Cahn says "The New Woman" of the early 20th century -- who had so boldly marched into previously male-only spaces like universities, the business world and politics -- also vaulted into the athletic arena, embracing the idea of "vigorous femininity" as a counterpoint to her previously passive physical role.

Once the athleticism was conceptually wed to maleness, however, the role of women athletes was problematic. If sport was a "masculine" pursuit, then it was an activity that by definition differentiated men from women.

"The athletic woman," says Cahn, "challenged public and private assumptions of what it is to be male or female, masculine or feminine."

"If athleticism is defined as a male domain," she says, "then women athletes who demonstrate strength, dexterity and great athletic skill confound established sex-role boundaries."

Like other cultural historians, her subject serves as a cultural flag from which much can be deduced about broader gender-based attitudes, practices and changes. She says that because

various meanings and aspects of the word "sex" are historically intertwined and ever-changing, they help illustrate a society's understanding of sex differences.

By "sex," she means three things. "First, the biological sex of the athlete -- the literal body and its assigned sex, male or female," she says, "second, gender, that is, the culturally ascribed traits associated with male or female persons, and third, the erotic aspects of sport -- the sexiness of athletes as public competitors whose bodies are on view for audience pleasure and the issue of sexual identity (homo-, bi- and heterosexuality) as it relates to sports."

"The 'sports' world is still a key cultural arena in which common sense beliefs about sexual differences are formed and confirmed," Cahn says. "It is a world that continues to hold inconsistent attitudes toward women athletes because of their physicality, power, strength and sexuality.

Citing myriad examples, both hilarious and horrifying, Cahn illustrates how, over the past century, female athletes have been celebrated as healthy, strong, beautiful women, even as their alleged "mannishness" came to connote their "failed heterosexuality." They were celebrated as "statuesque beauties," "nymphs" with "finely molded bodies" and disdained as hawkish, hairy and button-breasted hoydens.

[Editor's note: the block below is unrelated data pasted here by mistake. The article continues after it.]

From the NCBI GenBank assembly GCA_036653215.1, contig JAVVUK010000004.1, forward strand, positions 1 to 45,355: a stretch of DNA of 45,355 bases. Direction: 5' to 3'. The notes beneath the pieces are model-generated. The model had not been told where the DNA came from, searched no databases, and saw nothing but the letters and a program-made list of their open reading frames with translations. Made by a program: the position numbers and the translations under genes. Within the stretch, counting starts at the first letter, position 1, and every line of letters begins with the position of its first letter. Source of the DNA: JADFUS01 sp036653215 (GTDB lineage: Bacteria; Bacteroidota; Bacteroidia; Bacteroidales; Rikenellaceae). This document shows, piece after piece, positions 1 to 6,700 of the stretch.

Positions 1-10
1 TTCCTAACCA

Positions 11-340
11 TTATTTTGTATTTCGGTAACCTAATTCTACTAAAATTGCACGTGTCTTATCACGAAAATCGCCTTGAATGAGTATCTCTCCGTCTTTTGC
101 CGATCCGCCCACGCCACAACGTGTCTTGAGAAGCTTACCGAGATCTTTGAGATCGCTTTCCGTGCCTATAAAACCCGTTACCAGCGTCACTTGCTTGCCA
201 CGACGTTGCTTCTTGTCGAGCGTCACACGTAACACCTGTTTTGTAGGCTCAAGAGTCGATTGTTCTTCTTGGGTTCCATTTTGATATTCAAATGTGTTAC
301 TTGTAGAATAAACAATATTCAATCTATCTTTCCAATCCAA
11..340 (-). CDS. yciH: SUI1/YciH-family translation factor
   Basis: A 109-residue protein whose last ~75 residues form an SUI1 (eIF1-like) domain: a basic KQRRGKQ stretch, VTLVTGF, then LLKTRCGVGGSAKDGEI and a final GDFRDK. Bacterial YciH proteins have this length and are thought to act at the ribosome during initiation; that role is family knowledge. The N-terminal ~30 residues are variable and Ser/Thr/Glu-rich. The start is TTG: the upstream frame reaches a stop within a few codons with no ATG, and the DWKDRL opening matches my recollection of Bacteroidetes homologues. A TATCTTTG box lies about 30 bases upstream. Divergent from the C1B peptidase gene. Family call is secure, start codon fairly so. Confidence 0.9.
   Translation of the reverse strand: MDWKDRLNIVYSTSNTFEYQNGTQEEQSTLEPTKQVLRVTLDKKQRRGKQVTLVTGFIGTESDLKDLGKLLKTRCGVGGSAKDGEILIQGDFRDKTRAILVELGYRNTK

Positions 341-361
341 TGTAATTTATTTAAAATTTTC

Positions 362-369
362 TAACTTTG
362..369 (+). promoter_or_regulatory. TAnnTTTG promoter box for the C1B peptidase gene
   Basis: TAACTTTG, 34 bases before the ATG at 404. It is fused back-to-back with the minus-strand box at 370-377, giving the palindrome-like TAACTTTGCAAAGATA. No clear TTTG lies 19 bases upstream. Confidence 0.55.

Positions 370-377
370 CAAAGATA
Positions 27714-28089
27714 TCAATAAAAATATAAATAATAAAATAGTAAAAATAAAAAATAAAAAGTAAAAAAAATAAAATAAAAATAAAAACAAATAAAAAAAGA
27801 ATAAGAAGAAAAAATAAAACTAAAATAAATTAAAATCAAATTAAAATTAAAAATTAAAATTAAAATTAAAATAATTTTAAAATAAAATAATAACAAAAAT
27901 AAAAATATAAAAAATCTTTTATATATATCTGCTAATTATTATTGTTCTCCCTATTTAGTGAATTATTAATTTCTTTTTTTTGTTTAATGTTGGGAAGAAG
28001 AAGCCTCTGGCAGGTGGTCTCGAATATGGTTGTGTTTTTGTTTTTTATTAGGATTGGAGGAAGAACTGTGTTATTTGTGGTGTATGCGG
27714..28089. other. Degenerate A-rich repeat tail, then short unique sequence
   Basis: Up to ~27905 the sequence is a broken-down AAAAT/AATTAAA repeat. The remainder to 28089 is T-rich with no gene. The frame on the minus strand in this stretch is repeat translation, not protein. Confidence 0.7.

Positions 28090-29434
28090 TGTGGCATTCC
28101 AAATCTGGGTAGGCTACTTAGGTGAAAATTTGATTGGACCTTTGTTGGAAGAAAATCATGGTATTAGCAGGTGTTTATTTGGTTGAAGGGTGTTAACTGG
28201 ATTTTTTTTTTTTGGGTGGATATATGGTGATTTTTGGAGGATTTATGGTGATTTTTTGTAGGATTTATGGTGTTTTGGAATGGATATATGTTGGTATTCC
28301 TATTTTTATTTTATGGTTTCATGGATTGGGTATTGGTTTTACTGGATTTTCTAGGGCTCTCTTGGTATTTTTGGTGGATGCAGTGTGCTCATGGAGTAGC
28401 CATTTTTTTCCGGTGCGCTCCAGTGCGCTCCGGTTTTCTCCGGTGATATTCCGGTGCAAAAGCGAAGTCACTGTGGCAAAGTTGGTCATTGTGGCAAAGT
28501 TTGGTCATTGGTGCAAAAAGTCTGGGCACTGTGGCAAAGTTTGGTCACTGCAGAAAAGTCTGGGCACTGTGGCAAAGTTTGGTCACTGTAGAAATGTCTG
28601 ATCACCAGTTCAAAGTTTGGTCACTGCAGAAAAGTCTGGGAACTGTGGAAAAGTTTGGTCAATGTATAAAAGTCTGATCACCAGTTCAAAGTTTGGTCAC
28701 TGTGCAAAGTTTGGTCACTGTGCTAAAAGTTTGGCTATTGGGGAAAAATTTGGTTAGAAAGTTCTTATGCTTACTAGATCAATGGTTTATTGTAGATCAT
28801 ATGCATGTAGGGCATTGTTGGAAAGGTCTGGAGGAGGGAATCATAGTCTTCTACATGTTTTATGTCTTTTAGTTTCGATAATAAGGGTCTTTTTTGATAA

They (and we) were assured that athletics would give women a fresh glow and strong bodies and warned that it would rob them of their beauty, natural modesty and reserve; alter their physiological womanhood; produce an unnatural intoxication with competition; unleash sexual passion and loosen sexual inhibitions, and unnerve men and destroy the family.

This, says Cahn, had produced the female athlete's apologetic, in which she demonstrates her challenged femininity by wearing pastel, ruffled or revealing sportswear and notes the presence of boyfriend, husband, children and pie-making skills.

Cahn emphasizes again that the evidence from the sports world indicates that, regardless of scientific research and factual demonstrations to the contrary, a double standard continues to be applied to male and female athletic accomplishment.

As a result of a refusal to look at the record, she says, the pattern of discrepancies in athletic operating budgets, scholarship money, coaching positions and pay and media coverage continues, and it imperils the health, self-respect and well-being of women athletes of every age and skill level.

Cahn has served as initial consultant for the American Civil Liberties Union on a case involving sex discrimination in recreational sports in Los Angeles, as well as for several documentaries including "Slam Dunk: A Basketball History of the 20th Century," the series "The City Game: Basketball and Social Life in 20th Century America" and HBO's "Playing the Field: Sex and Sport."